Global Equities—we believe most of the changes we made in the Global Equity sleeve over the past month will provide more downside protection than the overall global equity market. Specifically, we've reduced our overweight in domestic large cap stock exposure and have added exposure to frontier markets and small- and mid-cap developed international markets. Our rationale was simply that domestic large cap stocks had the most to fall in a global selloff, because they've risen the most in recent years, and have the least to gain should the equity market rally extend. Today's market action serves as a good confirmation of that premise: domestic large cap stocks are down more than 2%, whereas developed international, emerging and frontier markets are down less than 1.5%.
Global Fixed Income—generally speaking, what's good for stocks is usually bad for bonds and what's bad for stocks is usually good for bonds. We've kept our bond maturities relatively short to protect against rising rates. While rates have remained low, we are cognizant they can't go much lower but they can go a lot higher—in other words, we see more downside risk than upside potential in the bond market. On a day like today our Global Fixed Income sleeve will likely increase in value. Longer-term we will be perfectly content earning our yield on the portfolio.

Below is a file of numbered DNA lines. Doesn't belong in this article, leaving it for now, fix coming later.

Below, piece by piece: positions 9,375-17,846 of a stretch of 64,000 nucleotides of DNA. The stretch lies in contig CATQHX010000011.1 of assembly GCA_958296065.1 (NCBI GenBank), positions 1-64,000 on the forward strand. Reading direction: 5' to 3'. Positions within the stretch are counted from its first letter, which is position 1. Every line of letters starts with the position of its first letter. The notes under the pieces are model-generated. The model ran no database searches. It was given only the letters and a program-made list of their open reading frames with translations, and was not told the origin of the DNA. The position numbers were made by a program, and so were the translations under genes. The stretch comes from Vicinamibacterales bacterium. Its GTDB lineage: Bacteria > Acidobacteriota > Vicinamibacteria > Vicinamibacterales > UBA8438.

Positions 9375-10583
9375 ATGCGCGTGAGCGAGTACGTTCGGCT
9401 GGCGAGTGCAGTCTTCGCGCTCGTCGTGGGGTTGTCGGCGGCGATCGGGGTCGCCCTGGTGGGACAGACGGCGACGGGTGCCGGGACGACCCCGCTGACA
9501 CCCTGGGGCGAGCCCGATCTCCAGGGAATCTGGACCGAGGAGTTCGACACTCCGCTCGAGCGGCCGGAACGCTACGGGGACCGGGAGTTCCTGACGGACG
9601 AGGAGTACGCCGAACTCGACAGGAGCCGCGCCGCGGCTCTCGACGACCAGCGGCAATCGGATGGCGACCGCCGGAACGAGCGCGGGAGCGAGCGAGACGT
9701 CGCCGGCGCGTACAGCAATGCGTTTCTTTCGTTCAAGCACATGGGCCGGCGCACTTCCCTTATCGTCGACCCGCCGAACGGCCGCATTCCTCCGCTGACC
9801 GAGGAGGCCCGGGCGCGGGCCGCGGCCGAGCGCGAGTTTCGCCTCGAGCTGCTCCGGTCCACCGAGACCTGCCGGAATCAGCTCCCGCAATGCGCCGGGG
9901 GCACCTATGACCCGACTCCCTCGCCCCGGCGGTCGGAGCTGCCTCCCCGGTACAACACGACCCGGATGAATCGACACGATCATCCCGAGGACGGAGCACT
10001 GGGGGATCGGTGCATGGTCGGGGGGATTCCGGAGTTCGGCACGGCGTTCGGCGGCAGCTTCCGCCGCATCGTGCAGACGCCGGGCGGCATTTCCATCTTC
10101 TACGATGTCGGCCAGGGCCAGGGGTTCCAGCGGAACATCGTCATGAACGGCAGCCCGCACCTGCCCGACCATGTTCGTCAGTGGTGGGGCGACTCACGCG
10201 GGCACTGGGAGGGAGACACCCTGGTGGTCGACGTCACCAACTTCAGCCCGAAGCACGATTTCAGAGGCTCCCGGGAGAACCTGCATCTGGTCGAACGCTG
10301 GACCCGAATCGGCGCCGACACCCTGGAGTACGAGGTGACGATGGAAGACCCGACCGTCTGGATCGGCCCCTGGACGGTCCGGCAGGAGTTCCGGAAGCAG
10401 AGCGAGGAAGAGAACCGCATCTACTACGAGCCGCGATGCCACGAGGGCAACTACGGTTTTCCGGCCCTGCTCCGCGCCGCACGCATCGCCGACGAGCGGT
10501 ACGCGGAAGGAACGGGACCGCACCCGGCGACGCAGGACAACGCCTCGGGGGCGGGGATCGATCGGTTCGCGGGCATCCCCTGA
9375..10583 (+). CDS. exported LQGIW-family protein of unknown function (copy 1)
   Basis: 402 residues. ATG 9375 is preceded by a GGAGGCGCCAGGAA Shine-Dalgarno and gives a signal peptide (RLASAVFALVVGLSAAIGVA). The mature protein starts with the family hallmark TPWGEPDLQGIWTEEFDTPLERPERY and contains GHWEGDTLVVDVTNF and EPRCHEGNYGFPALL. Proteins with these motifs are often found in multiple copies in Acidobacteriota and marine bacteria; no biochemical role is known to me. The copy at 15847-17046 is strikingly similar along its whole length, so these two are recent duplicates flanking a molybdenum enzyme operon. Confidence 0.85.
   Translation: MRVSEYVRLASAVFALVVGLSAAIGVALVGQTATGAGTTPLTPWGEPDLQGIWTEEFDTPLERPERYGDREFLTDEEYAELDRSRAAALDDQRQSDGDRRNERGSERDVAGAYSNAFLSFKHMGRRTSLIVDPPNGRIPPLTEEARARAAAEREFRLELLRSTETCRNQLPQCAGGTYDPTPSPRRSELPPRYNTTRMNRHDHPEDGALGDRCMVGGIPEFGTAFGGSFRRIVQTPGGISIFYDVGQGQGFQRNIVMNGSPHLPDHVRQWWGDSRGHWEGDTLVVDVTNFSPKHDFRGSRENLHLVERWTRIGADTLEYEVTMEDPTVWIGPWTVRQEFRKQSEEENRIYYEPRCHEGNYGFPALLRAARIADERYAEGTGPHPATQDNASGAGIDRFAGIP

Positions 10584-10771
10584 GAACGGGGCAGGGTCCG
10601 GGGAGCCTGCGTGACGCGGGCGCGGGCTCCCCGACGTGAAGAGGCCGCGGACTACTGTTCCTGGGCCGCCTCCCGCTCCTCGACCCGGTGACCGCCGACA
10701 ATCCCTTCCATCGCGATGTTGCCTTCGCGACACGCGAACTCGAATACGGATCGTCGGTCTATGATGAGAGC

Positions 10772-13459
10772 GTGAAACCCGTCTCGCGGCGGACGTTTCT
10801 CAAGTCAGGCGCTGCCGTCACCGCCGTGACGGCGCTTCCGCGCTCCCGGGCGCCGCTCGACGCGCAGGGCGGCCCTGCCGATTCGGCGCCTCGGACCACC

Real Assets—once this latest round of “Europe in the news, again” passes, we believe the US Dollar will resume its long-term decline. In such an environment our Real Asset sleeve, which is comprised of natural resources, precious metals, real estate investment trusts and energy infrastructure (pipelines), will thrive. It is designed to generate attractive dividend yields while also providing protection against the inflationary effects of a declining dollar.
Absolute Return—in theory these strategies should hold up in any environment; in practice they tend to behave like a large global balanced portfolio. As with the design of most of our strategies, we believe this sleeve will provide clients with superior downside protection while participating in upside moves.
Opportunistic—this investment strategy seeks to generate high fixed income streams through non-traditional fixed income investments such as preferred stocks, convertible bonds, senior bank loans and mortgage REITs. We hedge away the equity-like risk to lock in on the cash flow yield. Currently the sleeve is generating cash flow yields in excess of 6% (investment grade corporate bonds are yielding less than 2%). We believe the diversification and the hedged nature of how manage the sleeve will allow it to continue generating above market yields with some additional growth potential.
Cash—always the forgotten asset class until days like this occur. Investors won't earn much in money market funds for some time; but, they also won't lose anything.
Overall, we believe client portfolios will perform consistent with our overriding investment philosophy: we're in the keep rich, not the get rich, business. Our goal is to build the least risky portfolio necessary to achieve our clients' investment goals.
The following article is from one of our external contributors. It does not represent the opinion of Benzinga and has not been edited.